NEW ORLEANS — Four years ago, Conner Teahan basked in a shower of streamers and confetti. On Monday — during his last game as a collegiate athlete — they rained down on him again, but he didn’t linger in the bittersweet deluge.
“I remember those fireworks going off and the confetti shooting down,” Teahan said. “Having been on the other end of that situation my freshman year, it’s a totally different perspective. It’s tough.”
The senior guard spent his final moments in a Kansas uniform walking solemnly off the court — mouth agape, eyes dazed and glossy. As Teahan disappeared into the tunnel, offering limp high-fives to Jayhawk fans gravely reaching over the railing to say thank you and goodbye, the Kentucky Wildcats danced in the confetti, celebrating their 67-59 win in the national championship final.
Four years ago, the streamers were blue, red and yellow — the colors he’d dreamed of wearing since he could first dribble a basketball. He was a freshman at Kansas when they shocked John Calipari’s Memphis Tigers in 2008, winning the national title in overtime. He didn’t play a minute in that game, but got to ascend a ladder and snip a portion of a net.
On Monday, he played 17 minutes against Calipari’s Wildcats, contributing only one assist and taking one shot. As the Wildcats — several of whom weren’t even in high school when Teahan took his piece of nylon home — were happily cutting down the net, Teahan sat at his locker, sneakers off, cheeks glimmering with tears. When he spoke of his teammates, his voice cracked and his throat pulled tight. For one of the longest minutes of his life, he couldn’t force words through the disappointment.
“I’m sorry,” he told the horde of reporters surrounding him between sobs.
Teahan was in New Orleans because he made the rare choice of redshirting last season during what would’ve been his senior year. The former walk-on played little more than three-minutes per game during his first three seasons, but earned a scholarship after Xavier Henry left early for the NBA. Rather than burn up his final year of eligibility playing sparse minutes, Teahan sat the year out, sharpening his skills every day in practice.
It was a wise move. This year, Teahan averaged 21.1 minutes and 5.6 points-per-game; highlighted by the 37 minutes and 12 points (4 of 4 from 3-point range) he amassed against rival Missouri on Feb 25.
Though he came eight points shy of a second national title, he admits this year’s run to the Final Four meant more to him than winning the championship during his freshman year. Head coach Bill Self trusted him to be one of the five Jayhawks on the court throughout the harrowing final minutes of the game and he was on the court when the buzzer sounded, the fireworks exploded and that confetti floated down.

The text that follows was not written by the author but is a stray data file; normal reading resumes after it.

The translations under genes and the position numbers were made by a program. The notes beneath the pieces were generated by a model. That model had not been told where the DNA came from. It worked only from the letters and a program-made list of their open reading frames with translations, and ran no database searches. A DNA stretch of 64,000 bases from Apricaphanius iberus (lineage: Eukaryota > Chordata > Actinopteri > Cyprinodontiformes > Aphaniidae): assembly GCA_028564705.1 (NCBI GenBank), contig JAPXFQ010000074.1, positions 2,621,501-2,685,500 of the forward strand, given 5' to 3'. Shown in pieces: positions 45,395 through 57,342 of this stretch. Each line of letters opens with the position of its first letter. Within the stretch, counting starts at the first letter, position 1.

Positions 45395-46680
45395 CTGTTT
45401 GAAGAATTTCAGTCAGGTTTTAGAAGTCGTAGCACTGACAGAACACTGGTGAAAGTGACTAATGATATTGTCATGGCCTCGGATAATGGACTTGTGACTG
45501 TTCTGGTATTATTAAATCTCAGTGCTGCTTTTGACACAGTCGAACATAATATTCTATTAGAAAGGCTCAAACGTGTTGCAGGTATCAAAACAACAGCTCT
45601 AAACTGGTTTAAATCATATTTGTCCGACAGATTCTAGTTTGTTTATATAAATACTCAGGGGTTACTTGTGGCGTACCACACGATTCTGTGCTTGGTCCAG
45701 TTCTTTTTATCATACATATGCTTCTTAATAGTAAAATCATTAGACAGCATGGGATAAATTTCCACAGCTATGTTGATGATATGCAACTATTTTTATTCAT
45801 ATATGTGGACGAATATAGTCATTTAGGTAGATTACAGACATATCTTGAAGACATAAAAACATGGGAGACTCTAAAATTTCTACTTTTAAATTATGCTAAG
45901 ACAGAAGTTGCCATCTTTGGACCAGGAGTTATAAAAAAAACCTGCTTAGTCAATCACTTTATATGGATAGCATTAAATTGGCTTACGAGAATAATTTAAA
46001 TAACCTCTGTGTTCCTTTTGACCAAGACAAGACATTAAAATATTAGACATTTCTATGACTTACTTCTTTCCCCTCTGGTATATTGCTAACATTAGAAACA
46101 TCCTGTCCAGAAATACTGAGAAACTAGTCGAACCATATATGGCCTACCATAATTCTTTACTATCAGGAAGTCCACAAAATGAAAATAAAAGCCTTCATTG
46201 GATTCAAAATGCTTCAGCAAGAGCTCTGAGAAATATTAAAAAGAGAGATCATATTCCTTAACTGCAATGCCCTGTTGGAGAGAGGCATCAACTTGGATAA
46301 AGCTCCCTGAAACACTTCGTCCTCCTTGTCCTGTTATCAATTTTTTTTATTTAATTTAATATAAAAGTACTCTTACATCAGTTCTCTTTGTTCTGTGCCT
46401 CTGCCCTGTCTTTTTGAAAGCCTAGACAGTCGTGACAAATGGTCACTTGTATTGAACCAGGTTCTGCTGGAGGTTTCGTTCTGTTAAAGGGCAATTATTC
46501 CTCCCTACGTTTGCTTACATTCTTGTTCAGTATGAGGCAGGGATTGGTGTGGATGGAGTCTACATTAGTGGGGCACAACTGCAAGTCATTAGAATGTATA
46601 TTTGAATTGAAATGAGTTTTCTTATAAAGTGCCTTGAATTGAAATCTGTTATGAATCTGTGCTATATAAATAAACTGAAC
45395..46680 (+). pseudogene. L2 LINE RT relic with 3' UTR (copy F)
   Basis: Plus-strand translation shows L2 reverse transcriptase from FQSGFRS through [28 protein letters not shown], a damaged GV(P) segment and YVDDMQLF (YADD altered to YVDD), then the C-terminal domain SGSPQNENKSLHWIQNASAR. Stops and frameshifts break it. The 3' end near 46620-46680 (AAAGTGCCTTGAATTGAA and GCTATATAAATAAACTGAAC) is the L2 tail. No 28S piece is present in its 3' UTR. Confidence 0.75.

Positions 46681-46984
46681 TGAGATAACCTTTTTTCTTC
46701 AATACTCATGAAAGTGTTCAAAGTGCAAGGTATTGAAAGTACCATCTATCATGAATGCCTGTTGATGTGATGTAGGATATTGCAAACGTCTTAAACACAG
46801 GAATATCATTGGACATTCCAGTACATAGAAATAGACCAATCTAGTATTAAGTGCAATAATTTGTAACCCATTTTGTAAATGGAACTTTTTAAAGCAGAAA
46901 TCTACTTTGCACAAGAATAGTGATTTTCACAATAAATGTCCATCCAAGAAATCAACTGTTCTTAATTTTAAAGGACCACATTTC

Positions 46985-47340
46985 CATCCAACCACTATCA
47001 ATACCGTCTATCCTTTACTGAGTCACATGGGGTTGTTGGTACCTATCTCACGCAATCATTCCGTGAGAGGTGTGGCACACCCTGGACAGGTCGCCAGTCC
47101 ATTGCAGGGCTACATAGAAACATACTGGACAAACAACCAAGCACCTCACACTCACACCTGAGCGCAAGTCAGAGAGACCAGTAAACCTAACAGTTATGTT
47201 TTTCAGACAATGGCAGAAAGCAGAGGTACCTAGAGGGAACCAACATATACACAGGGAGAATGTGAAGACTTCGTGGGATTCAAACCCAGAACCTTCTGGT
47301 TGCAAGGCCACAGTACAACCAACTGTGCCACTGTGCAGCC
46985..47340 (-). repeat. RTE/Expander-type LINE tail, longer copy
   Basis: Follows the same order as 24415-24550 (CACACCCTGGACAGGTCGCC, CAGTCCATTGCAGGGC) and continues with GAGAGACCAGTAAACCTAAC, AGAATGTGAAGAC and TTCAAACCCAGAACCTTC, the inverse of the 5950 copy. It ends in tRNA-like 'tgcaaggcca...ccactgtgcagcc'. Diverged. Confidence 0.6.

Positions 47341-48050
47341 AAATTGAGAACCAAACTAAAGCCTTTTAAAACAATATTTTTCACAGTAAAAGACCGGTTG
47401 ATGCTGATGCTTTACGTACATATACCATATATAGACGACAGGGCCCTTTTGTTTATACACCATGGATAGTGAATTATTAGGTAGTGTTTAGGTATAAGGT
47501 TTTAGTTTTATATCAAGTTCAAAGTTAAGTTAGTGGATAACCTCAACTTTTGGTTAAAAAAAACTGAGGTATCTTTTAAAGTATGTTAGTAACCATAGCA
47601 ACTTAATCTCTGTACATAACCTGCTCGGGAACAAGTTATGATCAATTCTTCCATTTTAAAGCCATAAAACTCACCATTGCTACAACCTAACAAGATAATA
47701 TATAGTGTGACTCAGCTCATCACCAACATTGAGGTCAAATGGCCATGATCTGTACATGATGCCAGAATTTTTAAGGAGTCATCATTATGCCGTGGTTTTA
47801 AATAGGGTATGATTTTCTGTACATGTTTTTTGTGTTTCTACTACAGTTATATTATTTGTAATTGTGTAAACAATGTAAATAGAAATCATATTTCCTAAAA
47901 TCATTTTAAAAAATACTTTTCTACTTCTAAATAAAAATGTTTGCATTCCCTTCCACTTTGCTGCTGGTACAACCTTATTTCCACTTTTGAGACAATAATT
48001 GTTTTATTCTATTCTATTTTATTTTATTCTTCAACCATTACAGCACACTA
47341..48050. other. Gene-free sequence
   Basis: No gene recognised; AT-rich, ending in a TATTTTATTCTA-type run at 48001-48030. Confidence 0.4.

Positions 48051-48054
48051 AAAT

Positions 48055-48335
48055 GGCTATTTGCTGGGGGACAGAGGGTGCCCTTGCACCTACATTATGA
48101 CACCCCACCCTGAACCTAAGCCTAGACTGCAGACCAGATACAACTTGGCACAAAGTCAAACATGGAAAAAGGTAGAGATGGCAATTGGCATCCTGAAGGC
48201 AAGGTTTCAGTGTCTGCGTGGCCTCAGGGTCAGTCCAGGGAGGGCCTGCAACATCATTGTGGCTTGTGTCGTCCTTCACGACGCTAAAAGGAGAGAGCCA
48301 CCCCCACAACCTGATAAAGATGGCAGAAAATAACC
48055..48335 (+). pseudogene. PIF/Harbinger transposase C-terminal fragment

“Winning a national championship is huge no matter what. I’ll remember that for the rest of my life,” he said. “But for me, personally, the way that I was able to contribute to this means a lot.”
Teahan grew up little more than a half hour from Allen Fieldhouse. He’d long dreamed of donning a royal blue uniform with red trim, the word Kansas emblazoned on his chest. After averaging more than 25 points-per-game for Kansas City’s Rockhurst High during his senior season, he had several Division I scholarship offers and was weighing playing for the likes of Wichita State, Kansas State and even hated Missouri. He opted instead to take a spot at the end of Kansas’s bench with no scholarship in hand.
He sat on the end of that bench during the Jayhawks’ title run in 2008. But this year against Kentucky, he was the second man off of it early in the first half.
“He’s such a hard worker,” junior center Jeff Withey said. “I love the guy so much. He’s so fun to be around. He lights up the locker room. I’m going to miss him a ton.”
When Teahan ambled of the court, his mind foggy in the haze of defeat, freshman guard Merv Lindsay walked next to him, hand around the senior’s shoulder, trying to console him at the end of his career.
“I told him we’ll miss him,” Lindsay said. “He’s won it before. He knows what it’s like — he leads by example.”
On Tuesday, that leader will wake up as an accounting student at the Kansas. He has no aspirations to play basketball professionally overseas. His career ended as it began — in a cloud of confetti.
“I’ll get a job,” he said. “I don’t know what I’ll be doing [next March], but probably nothing as exciting as what I’m doing right now.”